Sandia brews cheap telecom laser

By Kimberly Patch, Technology Research News

Sandia National Laboratories researchers have modified a relatively cheap form of laser to handle long distance telecommunications, promising lower costs -- at least for carriers.

The researcher's vertical cavity surface-emitting laser (VCSEL) emits 1.3-micron lightwaves, which is the optimum frequency for medium-distance fiber-optic transmissions.

Optical fibers transmit information via bursts of light from tiny lasers, usually one to each fiber. The two types of lasers commonly used in fiber optics are VCSELs and edge emitters. Edge emitters are more difficult to manufacture and thus more expensive, but because they're able to transmit at the 1.3 micron frequency needed for medium distance fiber-optic telecommunications, they have dominated that market. VCSELs have until now only been able to emit shorter 850 nm wavelengths appropriate only for short distance fiber connections.

The 1.3 micron frequency is special because light at that wavelength travels through optical fibers at the rate of minimum dispersion, meaning with very little loss of intensity. Signal loss is not a problem in short connections, but in longer connections signal losses must eventually be corrected with signal amplifiers.

It has been obvious that a 1.3 micron VCSEL laser would be useful, but a sticky technical problem has until now stymied efforts to produce one. In order to emit light at the 1.3 micron frequency, the laser needs a layer of material with a bandgap that allows for the emission of that wavelength of light. The bandgap of a material has to do with the energy spacing among its electrons. When energy is added to a laser it emits light with a wavelength corresponding to the energy of of its bandgap.

The Sandia researchers were able to produce a gallium arsenide-based material with the requisite bandgap for 1.3 micron light emissions by mixing indium and nitrogen with gallium arsenide, said Peter Esherick, manager of advanced materials and device research and development at Sandia National Labs.

The researchers also had to accommodate another problem. The atoms of the new material did not exactly lattice-match, or line up with, the gallium arsenide layer below it, said Esherick. "Compound semiconductor devices are built by taking the substrate... and... growing material films on top. If the atomic spacing is different it will induce strain," he said. The strain could generate defects in the material, breaking down its crystal nature. In this case, however, the engineers compensated for the strain. "You have to engineer the strain in very carefully. You can accommodate strain if there's only a little... you sort of clamp it with other layers," Esherick said.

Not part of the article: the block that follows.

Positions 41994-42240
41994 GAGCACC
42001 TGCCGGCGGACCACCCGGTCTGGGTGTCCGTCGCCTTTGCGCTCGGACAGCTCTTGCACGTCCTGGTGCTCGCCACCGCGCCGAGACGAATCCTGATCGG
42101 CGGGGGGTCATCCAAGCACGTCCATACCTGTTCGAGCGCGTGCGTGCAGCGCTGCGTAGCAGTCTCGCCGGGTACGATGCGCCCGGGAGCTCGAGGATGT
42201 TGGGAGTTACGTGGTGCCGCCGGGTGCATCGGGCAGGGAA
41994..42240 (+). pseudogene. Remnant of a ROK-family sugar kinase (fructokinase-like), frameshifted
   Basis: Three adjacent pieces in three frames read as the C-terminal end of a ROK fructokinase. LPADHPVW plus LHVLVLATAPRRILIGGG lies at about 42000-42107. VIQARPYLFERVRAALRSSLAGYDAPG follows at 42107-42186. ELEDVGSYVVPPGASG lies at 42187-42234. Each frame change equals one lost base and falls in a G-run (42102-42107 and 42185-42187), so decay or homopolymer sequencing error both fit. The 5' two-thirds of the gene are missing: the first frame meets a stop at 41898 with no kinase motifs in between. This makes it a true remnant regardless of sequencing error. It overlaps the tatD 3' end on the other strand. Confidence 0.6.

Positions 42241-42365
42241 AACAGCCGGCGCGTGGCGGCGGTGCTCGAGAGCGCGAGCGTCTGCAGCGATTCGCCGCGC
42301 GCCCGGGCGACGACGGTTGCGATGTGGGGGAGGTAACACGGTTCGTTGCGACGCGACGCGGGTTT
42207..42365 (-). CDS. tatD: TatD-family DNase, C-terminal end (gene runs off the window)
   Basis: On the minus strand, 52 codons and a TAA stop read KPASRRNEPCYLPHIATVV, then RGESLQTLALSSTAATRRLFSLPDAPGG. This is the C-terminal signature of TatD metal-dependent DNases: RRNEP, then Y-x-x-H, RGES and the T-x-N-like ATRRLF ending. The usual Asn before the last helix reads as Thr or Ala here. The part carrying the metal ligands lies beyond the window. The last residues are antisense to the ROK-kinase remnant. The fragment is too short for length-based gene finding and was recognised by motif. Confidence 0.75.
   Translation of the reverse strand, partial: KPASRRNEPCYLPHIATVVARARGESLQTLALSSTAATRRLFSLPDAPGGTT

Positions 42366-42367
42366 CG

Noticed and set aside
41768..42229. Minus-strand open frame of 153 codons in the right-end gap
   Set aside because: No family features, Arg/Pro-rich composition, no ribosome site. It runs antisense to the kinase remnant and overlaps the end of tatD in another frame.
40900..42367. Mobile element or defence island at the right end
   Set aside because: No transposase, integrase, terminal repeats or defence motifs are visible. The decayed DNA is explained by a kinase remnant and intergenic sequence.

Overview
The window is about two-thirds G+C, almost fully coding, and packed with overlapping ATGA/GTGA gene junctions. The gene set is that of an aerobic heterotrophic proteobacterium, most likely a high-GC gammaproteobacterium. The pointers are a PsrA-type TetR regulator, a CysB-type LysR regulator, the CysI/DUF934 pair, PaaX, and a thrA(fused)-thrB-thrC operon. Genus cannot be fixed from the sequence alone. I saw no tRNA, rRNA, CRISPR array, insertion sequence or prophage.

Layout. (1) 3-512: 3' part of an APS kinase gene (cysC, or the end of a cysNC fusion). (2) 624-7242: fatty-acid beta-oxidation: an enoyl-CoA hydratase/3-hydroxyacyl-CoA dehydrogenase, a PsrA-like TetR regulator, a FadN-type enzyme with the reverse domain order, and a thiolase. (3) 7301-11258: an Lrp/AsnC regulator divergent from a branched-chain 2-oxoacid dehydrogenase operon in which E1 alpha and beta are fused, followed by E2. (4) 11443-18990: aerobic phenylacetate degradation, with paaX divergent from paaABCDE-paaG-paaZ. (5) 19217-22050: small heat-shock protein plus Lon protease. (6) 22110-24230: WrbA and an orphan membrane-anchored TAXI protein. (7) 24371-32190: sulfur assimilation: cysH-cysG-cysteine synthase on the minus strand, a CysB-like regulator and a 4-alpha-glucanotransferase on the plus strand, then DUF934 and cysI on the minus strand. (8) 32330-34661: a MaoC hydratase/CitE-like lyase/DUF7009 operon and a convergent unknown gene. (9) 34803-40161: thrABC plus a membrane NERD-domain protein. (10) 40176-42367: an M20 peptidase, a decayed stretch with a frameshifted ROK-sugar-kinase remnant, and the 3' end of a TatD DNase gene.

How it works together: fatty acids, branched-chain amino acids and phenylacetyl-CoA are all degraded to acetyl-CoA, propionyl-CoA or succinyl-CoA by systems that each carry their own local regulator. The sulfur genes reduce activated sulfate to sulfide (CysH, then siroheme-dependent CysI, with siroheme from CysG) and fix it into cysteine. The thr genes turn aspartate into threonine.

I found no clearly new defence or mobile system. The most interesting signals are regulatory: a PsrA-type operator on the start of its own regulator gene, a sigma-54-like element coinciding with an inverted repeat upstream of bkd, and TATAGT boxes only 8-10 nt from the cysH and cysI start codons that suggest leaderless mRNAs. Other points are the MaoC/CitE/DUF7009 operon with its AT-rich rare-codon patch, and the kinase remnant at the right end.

The VCSEL is grown as layers of material on top of a gallium arsenide wafer. First comes the laser's bottom mirror, then the active region with the appropriate bandgap, then a top mirror. The wafer is then divided to make many individual lasers. The last step is attaching contacts to the lasers and making openings 10 to 15 microns in diameter in the top mirrors for the light to come out, said Esherick.

"People are waiting for 1.3 micron VCSELs because it's a very important wavelength to work in." said Amnon Yariv, professor of electrical engineering and applied physics at Caltech. "Esherick and his group have managed to grow it in one growth process. That's very significant technologically. It will make [1.3 micron lasers] more reliable and cheaper to manufacture. It's an important step," Yariv said.

The researchers were working through a cooperative research and development agreement with Cielo Communications Inc., a Broomfield, Colorado-based company that will now market the technology.

The lasers may be on the market "somewhere between six months in two years," said Esherick. "There's a fair amount of engineering still to be done -- reliability testing and lifetime testing," he added.

The Sandia researchers published their work in the August 3, 2000 issue of Electronics Letters. The authors were K. D. Choquette, J. F. Klem, A. J. Fischer, O. Blum, A.A. Allerman, I. J. Fritz, S. R. Kurz, W. G. Breiland, R. Sieg, K. M. Geib, J. W. Scott and R. L. Naone.

Timeline:  > 6 months, < 2 years
Funding:   Corporate, Government
TRN Categories:  Semiconductors and Materials; Telecommunications; Optical Computing, Optoelectronics and Photonics;
Story Type:   News
Related Elements:   Photo; Technical paper "Room Temperature Continuous Wave InGaAsN Quantum Well Vertical-Cavity Lasers Emitting at 1.3 Microns" published in Electronics Letters, August 3, 2000


September 13, 2000

Page One

Cheap lasers on the way

Nanotubes make microscopic bearings

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Microorganisms infect computer chips

Sandia brews cheap telecom laser


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